The Guildhall in Stratford was the administrative centre of the town. As explained in the historical introduction to Stratford two settlements developed side by side, the old town and the new. The new town grew quickly and became the centre of economic development. The development of the new town corresponded to the growth of importance of the Guilds and particularly of the Gild of the Holy Cross.
It was this Gild that financed the construction of the Guildhall during the years 1416-18 and this building became the administrative centre until mid-nineteenth century, well after the Gild of the Holy Cross was dissolved in 1547. The original building was most probably slightly larger but part of it had to be relinquished when the Guild Chapel was rebuilt. This can be presumed from the absence of braces at the south end of the Church Street front of the building.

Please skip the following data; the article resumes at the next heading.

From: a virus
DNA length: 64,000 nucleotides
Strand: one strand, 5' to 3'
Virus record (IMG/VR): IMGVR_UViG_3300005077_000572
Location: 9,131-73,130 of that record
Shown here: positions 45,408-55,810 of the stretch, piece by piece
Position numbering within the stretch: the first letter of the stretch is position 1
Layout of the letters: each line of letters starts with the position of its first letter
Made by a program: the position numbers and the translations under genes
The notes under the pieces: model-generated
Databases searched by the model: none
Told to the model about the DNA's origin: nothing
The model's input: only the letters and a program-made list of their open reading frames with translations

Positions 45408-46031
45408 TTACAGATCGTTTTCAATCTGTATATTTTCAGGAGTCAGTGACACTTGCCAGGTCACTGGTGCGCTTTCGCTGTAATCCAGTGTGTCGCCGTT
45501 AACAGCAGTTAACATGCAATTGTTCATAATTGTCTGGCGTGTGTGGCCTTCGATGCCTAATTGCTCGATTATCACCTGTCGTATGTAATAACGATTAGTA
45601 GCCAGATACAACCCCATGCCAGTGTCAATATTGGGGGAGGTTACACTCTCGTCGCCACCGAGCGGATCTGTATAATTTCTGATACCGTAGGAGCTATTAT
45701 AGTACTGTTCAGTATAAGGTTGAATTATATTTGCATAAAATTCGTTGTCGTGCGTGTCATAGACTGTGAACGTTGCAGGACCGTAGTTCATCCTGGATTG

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Originally there were two halls on the ground floor and upper floor. The upper floor later became part of the grammar school.
The cultural and administrative importance of the building temporarily came to an end in the 19th century. The timber-framed facade was plastered over towards the beginning of the century and the decline of the building continued when the lower floor was converted into the fire station, which necessitated the creation of large openings for the horse-drawn vehicles. This conversion almost led to the destruction of the building itself.
In the last decade of the century the building was restored to its former state. The ground floor is now the school library and the upper floor is used for teaching.
It is now one of the oldest school buildings in England.